Netflix Sues Over TikTok-Originated 'Bridgerton' Musical

Kristin Snyder

Kristin Snyder is an editorial intern for dot.la. She previously interned with Tiger Oak Media and led the arts section for UCLA's Daily Bruin.

Regé-Jean Page and Phoebe Dynevor in Bridgerton.
Courtesy of Liam Daniel/Netflix

Abigail Barlow and Emily Bear won a Grammy for their “Bridgerton” inspired musical. Now, the pair face a lawsuit from Netflix.

The streaming platform is suing the creators of “The Unofficial Bridgerton Musical” over copyright and trademark infringement. The lawsuit claims the musical uses direct lines of dialogue and character traits from the Netflix show. Netflix also claims it tried to negotiate with Barlow and Bear to let them license the intellectual property and continue with their performances.


The lawsuit follows the musical’s first live performance at the Kennedy Center last week, which charged up to $149 per ticket and included a number of high-profile guest stars, like Kelli O’Hara and Denée Benton. The next performance, which the lawsuit objects to, is set to take place in London this September.

“The Unofficial Bridgerton Musical” began with a song exploring one line of dialogue from the show. Since then, Barlow and Bear have crafted 15 show-inspired songs, performed on “The Kelly Clarkson Show,” and won a Grammy.

Based on the series by Julie Quinn, the show has become one of Netflix’s biggest hits. The cast and creators previously supported the musical, and Netflix’s lawyers allowed them to make the album. Now, the author, alongside series creator Shonda Rhimes, released a statement against Barlow and Bear utilizing their intellectual property for financial gain.

TikTok has proven to be a platform for fans to congregate and theorize on topics ranging from Broadway scandals to potential edits in “Stranger Things.” Back in 2020, Disney Pixar’s “Ratatouille” fans collaborated to create songs, choreography, and costumes for a potential production based on the film. The Broadway community came together to put on “Ratatouille: The TikTok Musical,” with proceeds going to the Actors Fund. Disney, which is notoriously aggressive in protecting its intellectual property, allowed one virtual performance. Daniel Mertzlufft, the creative leader behind the project, went on to create TikTok’s first official musical.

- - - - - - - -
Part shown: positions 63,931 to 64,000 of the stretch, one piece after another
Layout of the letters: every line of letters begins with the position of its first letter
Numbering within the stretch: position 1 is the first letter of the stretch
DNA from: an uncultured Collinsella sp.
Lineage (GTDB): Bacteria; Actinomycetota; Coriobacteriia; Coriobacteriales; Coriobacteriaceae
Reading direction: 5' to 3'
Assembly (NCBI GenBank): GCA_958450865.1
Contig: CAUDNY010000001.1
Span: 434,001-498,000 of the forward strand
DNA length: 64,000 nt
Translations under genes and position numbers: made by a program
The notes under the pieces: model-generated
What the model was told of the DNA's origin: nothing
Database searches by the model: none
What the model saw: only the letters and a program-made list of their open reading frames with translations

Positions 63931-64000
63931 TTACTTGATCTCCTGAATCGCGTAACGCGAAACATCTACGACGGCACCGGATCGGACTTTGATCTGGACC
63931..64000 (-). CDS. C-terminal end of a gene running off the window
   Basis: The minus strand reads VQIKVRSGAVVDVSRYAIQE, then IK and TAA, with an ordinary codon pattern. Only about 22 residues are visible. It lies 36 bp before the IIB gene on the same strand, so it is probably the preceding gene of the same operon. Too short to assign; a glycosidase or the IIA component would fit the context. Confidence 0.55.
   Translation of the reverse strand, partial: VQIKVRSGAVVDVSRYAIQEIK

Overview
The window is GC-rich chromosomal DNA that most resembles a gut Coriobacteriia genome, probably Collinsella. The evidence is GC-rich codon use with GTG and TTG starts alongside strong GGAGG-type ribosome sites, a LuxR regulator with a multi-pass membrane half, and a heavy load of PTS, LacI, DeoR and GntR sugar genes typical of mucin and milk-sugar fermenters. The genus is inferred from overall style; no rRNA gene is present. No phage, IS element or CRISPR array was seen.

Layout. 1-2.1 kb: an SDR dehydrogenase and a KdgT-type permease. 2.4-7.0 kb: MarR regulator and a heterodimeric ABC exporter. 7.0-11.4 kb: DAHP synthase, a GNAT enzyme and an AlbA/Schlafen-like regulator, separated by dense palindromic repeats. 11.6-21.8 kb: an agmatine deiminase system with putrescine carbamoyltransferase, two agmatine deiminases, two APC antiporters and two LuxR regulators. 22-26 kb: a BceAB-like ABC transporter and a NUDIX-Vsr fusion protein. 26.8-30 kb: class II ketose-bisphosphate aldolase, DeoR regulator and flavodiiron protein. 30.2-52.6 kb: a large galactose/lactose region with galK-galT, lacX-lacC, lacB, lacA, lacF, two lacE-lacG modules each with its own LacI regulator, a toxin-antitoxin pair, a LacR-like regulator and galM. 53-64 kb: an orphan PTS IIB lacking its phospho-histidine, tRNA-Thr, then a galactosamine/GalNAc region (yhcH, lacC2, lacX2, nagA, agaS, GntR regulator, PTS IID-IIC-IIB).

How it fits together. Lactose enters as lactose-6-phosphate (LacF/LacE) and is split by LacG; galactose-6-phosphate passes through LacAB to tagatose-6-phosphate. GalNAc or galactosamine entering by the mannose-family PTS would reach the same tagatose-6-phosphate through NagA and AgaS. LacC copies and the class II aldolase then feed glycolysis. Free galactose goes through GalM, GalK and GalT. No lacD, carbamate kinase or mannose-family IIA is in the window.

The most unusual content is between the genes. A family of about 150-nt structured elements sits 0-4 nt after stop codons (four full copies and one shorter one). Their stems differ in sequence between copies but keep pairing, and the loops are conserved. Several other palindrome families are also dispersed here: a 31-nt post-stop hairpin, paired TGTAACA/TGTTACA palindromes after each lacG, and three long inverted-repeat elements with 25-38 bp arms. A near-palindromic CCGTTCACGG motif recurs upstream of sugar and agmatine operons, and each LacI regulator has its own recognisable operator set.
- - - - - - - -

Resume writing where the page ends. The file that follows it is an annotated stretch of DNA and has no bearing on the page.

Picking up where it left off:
While “The Unofficial Bridgerton Musical” is the first of its kind to reach Grammy award-winning heights, fan musicals have a long history. “Star Wars: The Musical” conceptualized “A New Hope” through a series of songs in the late 1990s, while “A Very Potter Musical” and its sequels (starring pre-“Glee” Darren Criss) riffed on the “Harry Potter” series. Neither production was performed for profit, protecting them from lawsuits like the one Barlow and Bear currently face.

Fanmade works have long had to contend with the murky waters of intellectual property. In the early 2000s, author Anne Rice’s legal threats against people writing “Interview with the Vampire” fanfiction led to the practice of writers leaving disclaimers before their works. Fans utilizing the Internet in its early days also dealt with corporations sending cease and desist letters over using various characters in fanart. With the new lawsuit, TikTok is just the latest platform to instigate intellectual property battles.